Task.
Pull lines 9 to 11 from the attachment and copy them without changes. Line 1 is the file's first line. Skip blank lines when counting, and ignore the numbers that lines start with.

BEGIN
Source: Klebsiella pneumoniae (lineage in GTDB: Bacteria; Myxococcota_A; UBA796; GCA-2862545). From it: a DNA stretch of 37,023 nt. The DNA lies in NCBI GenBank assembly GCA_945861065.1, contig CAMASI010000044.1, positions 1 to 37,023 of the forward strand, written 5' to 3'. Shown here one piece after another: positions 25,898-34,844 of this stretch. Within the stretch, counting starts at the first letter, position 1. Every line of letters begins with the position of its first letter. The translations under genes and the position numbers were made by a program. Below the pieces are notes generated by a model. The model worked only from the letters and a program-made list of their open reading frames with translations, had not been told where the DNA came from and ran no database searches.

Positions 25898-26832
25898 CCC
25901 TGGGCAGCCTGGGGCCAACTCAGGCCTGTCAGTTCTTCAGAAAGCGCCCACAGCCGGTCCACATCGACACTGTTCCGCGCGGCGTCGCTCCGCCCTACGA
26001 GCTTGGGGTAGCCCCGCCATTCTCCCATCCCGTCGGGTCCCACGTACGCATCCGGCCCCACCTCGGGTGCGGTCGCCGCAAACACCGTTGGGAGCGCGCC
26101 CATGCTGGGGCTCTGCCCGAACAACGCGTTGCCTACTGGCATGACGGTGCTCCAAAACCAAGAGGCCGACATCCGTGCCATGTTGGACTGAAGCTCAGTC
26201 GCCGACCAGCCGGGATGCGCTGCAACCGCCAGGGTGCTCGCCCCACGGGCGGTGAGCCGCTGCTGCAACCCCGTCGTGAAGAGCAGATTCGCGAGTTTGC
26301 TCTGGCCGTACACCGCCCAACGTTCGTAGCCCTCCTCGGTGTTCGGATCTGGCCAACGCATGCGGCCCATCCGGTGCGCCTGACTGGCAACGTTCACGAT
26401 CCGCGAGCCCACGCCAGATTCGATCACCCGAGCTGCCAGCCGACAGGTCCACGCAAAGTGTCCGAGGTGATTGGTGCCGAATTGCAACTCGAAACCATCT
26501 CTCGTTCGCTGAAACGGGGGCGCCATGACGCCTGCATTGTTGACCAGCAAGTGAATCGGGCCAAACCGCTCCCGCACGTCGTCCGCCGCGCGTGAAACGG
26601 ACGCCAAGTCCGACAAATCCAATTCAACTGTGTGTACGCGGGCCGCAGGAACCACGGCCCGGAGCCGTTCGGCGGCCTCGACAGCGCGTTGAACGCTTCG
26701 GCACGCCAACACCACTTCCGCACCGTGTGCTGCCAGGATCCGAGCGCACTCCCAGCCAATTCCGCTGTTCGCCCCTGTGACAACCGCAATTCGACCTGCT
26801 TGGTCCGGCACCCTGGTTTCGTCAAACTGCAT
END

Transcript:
26401 CCGCGAGCCCACGCCAGATTCGATCACCCGAGCTGCCAGCCGACAGGTCCACGCAAAGTGTCCGAGGTGATTGGTGCCGAATTGCAACTCGAAACCATCT
26501 CTCGTTCGCTGAAACGGGGGCGCCATGACGCCTGCATTGTTGACCAGCAAGTGAATCGGGCCAAACCGCTCCCGCACGTCGTCCGCCGCGCGTGAAACGG
26601 ACGCCAAGTCCGACAAATCCAATTCAACTGTGTGTACGCGGGCCGCAGGAACCACGGCCCGGAGCCGTTCGGCGGCCTCGACAGCGCGTTGAACGCTTCG